The Waterfalls of Nosara
The ingredients for any waterfall are fairly basic – rain and mountains, and Costa Rica has these two components in droves. The only downside, or blessing (depending on which way you look at it) is that the waterfalls of Costa Rica are often remote, hidden, and sometimes difficult to access. Nosara is no different. However, with a little local knowledge, it’s entirely possible to visit these spots and soak in their beauty. This is a guide to the waterfalls in and around Nosara. Happy hunting.
The closest landmark to Mala Noche waterfall is the Nosara rodeo stadium. Beyond that you’ll need a guide, or at least a local friend who knows where to look. The term Mala Noche, which translates to ‘bad night’ was given supposedly given to the waterfall at the beginning of the twentieth century when the chiclero workers would venture into the heavily wooded area to harvest gum from the nispero trees. During these week long expeditions, they camped in the jungle. As the sun went down their camp would become infested with insects and other creepy crawlies such as mosquitoes. As a testament to how miserable these bugs made the evening time, they named the area Mala Noche.
Mala Noche owes its popularity mainly to its location. It’s not the kind of tall, cascading blue lagoon type waterfall that appear in many tourism brochures. The water is darker, and the area is covered in shade from the tall Guanacaste and Pachote trees that surround it. Still, it’s a great place to swim, and to cool off after the hike in, which is an adventure in itself, and involves open cow pastures followed by an enjoyable river hike.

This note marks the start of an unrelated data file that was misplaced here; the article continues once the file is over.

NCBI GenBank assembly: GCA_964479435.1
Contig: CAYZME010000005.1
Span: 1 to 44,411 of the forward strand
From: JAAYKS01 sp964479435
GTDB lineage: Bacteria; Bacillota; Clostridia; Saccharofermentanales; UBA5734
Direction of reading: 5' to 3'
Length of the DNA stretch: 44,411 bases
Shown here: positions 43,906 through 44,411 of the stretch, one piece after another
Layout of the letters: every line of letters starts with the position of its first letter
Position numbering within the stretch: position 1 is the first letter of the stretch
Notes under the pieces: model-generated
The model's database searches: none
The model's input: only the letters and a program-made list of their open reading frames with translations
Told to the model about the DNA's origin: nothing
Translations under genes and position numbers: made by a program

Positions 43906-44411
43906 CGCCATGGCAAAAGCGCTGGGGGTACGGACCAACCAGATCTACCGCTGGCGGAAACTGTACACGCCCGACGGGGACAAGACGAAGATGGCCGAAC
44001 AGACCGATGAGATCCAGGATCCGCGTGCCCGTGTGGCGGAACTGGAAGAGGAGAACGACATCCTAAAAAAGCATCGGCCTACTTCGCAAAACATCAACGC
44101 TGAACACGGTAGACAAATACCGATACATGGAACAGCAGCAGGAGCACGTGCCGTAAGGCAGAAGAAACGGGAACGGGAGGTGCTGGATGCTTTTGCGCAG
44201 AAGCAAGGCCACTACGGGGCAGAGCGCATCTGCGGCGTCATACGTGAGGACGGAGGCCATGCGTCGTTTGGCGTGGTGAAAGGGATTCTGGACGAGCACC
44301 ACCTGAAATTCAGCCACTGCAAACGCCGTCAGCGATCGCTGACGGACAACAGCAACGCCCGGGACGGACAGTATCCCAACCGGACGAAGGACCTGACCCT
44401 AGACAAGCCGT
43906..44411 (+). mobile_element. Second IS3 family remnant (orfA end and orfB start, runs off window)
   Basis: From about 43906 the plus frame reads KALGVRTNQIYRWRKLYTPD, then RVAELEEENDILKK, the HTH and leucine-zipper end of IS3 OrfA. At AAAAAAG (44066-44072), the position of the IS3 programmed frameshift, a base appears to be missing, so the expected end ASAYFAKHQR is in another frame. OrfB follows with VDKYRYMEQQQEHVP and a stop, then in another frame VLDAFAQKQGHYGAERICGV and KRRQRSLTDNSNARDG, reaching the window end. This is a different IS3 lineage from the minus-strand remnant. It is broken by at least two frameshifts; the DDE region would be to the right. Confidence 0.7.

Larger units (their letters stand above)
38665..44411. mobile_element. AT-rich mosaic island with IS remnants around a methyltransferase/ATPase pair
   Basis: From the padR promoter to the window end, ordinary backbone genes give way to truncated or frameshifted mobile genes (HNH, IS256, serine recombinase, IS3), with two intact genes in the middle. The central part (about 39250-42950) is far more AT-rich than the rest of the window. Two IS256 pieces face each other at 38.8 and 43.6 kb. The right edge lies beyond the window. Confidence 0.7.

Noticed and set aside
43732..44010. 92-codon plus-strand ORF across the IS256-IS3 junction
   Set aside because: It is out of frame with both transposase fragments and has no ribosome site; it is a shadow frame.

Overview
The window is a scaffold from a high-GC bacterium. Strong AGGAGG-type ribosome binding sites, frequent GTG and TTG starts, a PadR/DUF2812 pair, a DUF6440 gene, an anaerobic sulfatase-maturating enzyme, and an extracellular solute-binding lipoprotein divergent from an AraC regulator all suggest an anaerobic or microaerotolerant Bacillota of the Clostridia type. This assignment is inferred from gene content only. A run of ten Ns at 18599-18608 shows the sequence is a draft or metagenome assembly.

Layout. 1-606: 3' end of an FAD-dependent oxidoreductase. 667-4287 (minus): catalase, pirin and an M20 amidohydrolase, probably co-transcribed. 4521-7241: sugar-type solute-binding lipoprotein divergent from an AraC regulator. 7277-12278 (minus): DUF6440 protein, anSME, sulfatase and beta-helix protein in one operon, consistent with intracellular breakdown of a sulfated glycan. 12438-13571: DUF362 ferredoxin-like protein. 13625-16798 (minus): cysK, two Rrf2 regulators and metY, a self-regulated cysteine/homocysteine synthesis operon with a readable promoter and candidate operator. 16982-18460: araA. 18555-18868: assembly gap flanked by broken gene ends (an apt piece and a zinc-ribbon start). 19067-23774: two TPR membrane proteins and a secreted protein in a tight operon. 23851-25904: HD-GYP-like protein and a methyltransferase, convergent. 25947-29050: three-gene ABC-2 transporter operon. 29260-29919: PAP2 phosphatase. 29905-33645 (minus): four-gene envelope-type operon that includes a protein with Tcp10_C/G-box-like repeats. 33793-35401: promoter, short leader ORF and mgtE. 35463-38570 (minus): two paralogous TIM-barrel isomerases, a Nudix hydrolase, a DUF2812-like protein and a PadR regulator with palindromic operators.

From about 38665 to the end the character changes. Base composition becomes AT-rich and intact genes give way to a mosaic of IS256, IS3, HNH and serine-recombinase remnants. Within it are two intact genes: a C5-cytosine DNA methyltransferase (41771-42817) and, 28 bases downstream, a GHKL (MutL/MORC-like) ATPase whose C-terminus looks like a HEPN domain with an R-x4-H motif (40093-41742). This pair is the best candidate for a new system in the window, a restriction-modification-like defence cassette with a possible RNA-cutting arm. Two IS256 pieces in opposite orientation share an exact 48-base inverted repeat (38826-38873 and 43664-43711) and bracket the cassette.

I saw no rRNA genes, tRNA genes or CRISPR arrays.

Journeying to the Santo Domingo waterfall, which is actually located in the mountains overlooking Sámara, is an enjoyable day trip out of Nosara that’s well worth the time and effort. Upon arrival, visitors are greeted with a 100 meter high waterfall rolling down from the mountains, and landing in a deep, clear pool of crisp, refreshing water. The waterfall is situated on a family owned. Although it’s possible to hike there oneself, the family also trips to the waterfall on horseback. As well as the waterfall, this features a stunning array of wildlife and wide abundance of plants, trees, and flowers.
Los Angeles Coffee Waterfall
High in the mountains overlooking Nosara and Garza, this waterfall sits within a privately owned coffee ranch in the small town of Los Angeles. It cannot be accessed without prior permission from the owner, who may charge a small fee to visitors. The Los Angeles waterfall is a popular location with horse riding tours, ATV tours, and hikers, all of whom take the long path through the jungle to reach this pleasant, relaxing spot. This waterfall is remote, and situated way out among prime jungle. The swimming, wildlife, and the trees and flowers make the perfect backdrop to unwind.
The Belen Waterfall sits about 25 minutes east from the town of Samara in. The Belen waterfall, like most of them, is well hidden and either requires precise local knowledge, or a guide to get there. The journey can be rough. Although the road, which runs through beautiful jungle and mountain terrain, is regularly repaired, an ATV or 4×4 is recommended for drivers. Eventually, you’ll arrive at the parking area, from which it’s a straightforward ten minute hike down a steep jungle path. At the bottom, you’ll see that the effort you made getting there was truly worth the effort. As well as the 15 foot waterfall, there’s also a variety of swimming pools to hang out in, all of which have a flat rock bottom.